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Ernst & Young fined $100 million after auditors cheated on ethics audits

Ernst & Young fined $100 million after auditors cheated on ethics audits
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Ernst & Young, one of the world’s largest accounting firms, has agreed to pay a $100 million fine after U.S. securities regulators found hundreds of their accountants cheated on ethics exams they were required to take to obtain professional licenses — and did so the company did not do enough to end the practice.

The penalty announced Tuesday is the highest ever imposed by the Securities and Exchange Commission on a firm in the accounting business, which has a unique ethical standing in the financial world. These firms are responsible for verifying the accuracy of companies’ financial statements and warning investors if they discover dubious accounting practices.

A civil administrative order filed by regulators said the big accounting firm — also known as EY — misled investigators, withheld evidence and violated public accounting rules designed to protect the integrity of the profession.

“It’s just outrageous that the very professionals responsible for detecting fraud by customers cheated in ethics reviews of all things,” said Gurbir S. Grewal, the commission’s director of enforcement, in announcing the settlement.

The penalty is twice as much as KPMGanother major accounting firm, paid in 2019 to complete an investigation into similar allegations of fraud by auditors in internal training audits.

49 auditors at EY were given the “answer key” to an ethics review, part of the initial process to become a certified public accountant, according to the SEC official order. In some cases, employees exchanged answer keys even after the SEC issued its fine on KPMG.

Hundreds of others at the accounting firm have cheated on ethics reviews, which are part of the continuing education programs offered by most states for accountants to retain their professional licenses, the commission said.

Some employees told investigators they cheated because of “work commitments or an inability to pass training exams after multiple attempts,” the order said.

EY admitted in the order that their behavior was wrong. “Nothing is more important than our integrity and our ethics,” the company said in a statement. It states that “sharing responses to an assessment or exam is a violation of our Code of Conduct and will not be tolerated” and that the firm will increase efforts to enforce ethical compliance.

With over 300,000 employees, EY is one of the so-called Big Four auditing firms alongside Deloitte, KPMG and PwC, auditing the financial statements of almost all of the world’s largest companies.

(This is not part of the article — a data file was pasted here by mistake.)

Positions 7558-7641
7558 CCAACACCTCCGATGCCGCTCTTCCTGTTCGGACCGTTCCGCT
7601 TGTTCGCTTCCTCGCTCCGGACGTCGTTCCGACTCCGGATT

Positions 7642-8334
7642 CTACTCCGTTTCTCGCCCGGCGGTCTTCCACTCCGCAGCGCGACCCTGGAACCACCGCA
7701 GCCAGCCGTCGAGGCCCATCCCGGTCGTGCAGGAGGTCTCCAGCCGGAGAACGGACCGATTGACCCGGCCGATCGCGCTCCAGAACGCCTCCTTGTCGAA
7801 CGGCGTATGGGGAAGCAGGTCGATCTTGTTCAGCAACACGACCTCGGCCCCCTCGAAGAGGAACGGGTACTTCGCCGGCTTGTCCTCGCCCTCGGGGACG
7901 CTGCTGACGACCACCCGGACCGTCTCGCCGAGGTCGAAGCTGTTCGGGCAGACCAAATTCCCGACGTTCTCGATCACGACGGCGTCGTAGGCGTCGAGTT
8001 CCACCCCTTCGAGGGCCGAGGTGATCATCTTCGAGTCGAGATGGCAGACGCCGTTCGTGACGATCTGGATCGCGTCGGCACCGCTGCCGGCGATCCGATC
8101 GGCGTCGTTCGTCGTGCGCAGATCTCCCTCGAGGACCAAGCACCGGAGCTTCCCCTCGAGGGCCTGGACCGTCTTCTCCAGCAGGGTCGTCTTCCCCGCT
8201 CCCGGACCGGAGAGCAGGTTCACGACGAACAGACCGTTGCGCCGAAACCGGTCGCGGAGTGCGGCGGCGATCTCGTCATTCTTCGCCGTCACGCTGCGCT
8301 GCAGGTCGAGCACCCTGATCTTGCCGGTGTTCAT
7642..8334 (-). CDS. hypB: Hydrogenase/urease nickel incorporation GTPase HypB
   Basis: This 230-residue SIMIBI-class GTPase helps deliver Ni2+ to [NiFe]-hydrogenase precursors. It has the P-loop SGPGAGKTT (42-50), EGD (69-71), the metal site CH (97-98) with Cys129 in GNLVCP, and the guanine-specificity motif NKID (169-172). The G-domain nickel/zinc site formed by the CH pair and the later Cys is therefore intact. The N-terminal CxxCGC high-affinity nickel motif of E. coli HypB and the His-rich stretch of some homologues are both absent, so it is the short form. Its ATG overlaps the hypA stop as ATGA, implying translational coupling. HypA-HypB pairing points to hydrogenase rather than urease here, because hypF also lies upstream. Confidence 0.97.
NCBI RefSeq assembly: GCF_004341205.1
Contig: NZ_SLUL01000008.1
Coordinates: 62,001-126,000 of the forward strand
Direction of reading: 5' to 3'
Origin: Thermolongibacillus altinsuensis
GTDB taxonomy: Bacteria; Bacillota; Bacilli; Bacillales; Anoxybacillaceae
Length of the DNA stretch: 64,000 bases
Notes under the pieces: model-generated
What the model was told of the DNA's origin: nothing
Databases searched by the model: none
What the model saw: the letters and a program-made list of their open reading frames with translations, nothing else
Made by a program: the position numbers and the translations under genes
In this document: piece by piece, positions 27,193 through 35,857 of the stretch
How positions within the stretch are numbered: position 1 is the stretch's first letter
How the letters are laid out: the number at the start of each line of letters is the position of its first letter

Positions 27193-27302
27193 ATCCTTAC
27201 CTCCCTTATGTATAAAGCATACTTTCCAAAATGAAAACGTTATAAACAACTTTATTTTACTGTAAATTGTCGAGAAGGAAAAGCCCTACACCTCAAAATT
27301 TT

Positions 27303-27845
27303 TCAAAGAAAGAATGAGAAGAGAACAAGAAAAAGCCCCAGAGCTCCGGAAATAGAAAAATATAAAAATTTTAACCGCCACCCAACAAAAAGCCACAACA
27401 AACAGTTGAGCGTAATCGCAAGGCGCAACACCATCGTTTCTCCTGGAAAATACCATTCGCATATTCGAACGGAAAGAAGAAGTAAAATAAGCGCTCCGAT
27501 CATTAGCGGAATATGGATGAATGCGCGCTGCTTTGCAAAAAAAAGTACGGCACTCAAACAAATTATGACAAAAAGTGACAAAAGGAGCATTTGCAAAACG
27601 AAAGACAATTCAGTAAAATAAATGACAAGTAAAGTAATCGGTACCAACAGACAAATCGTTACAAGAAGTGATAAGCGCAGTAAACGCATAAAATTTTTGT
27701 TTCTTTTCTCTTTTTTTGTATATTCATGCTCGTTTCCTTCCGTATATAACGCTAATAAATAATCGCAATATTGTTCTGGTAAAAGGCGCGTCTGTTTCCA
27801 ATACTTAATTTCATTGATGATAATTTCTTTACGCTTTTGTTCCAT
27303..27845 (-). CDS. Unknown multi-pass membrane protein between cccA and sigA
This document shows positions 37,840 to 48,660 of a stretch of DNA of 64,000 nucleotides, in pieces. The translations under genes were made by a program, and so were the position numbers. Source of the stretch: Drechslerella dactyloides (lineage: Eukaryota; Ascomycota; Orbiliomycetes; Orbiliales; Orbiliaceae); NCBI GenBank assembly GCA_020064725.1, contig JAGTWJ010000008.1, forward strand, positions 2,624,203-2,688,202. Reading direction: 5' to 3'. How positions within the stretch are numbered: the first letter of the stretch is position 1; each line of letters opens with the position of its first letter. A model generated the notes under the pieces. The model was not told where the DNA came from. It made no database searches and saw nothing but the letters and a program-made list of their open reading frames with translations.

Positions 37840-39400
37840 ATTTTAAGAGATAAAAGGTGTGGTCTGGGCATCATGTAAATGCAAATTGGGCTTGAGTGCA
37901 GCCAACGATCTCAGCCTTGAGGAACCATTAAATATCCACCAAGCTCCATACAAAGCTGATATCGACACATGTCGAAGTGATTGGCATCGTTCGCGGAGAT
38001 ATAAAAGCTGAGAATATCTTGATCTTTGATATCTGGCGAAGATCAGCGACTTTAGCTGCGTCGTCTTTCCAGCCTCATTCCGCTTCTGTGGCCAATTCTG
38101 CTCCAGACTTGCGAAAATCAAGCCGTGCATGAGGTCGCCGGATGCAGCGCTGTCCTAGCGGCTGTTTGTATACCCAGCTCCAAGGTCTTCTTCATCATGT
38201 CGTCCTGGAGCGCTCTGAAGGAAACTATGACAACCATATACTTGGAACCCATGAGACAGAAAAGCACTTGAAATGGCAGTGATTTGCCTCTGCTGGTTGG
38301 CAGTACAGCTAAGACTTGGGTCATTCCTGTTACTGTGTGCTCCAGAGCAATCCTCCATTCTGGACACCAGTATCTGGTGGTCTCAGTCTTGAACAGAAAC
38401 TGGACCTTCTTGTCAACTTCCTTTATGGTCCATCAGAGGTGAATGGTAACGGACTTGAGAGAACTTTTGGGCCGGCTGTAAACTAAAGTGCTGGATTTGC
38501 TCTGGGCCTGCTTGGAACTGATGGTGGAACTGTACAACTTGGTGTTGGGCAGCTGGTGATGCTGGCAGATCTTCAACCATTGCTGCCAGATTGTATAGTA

Regulators began scrutinizing the affairs of accounting firms about two decades ago. The collapse of Enron in 2001 highlighted the role of his accountant, Arthur Andersenwho helped in the energy giant’s accounting fraud. Federal prosecutors later filed criminal charges against Arthur Andersen. The company no longer exists.

After Enron and other major corporate scams, Congress passed legislation establishing the Public Company Accounting Oversight Board, which sits within the SEC but has its own enforcement actions against accounting firms. In the administrative order against EY, the SEC said some of the company’s conduct violated board rules.

More broadly, one area of ​​concern to the SEC is the issue of auditor independence. Regulators want to ensure that an accounting firm’s review of a company’s financial records is not interfered with by other advisory, consulting, or lobbying work that it may perform on behalf of the company.

This has led many companies to split their accounting and consulting businesses, especially as the latter has become a major source of revenue for the Big Four. This month is the financial times reported that EY is considering separating its auditing business from its financial advisory business.

Regulators said this is not the first case of widespread ethics review fraud by EY employees. The SEC said a similar fraud scandal, which the company handled internally, took place from 2012 to 2015.

In the decision, the commission found that EY had warned employees not to cheat on exams in the past, but had failed to put adequate controls in place until recently. As part of the settlement, EY will hire two independent advisors. One will review the company’s ethics procedures policy and the other will review its failure to properly disclose the fraud.

It is not uncommon for the SEC to require a company to appoint an outside consultant to monitor compliance with the terms of a settlement. But it’s rare for regulators to require the appointment of two advisors — an indication of the seriousness of the SEC’s assessment of EY’s violations.

The SEC said its investigation is continuing, suggesting it may consider taking enforcement action against some individuals.

Mister. Grewal said the settlement “should serve as a clear message that the SEC will not tolerate flaws in integrity by independent auditors.”

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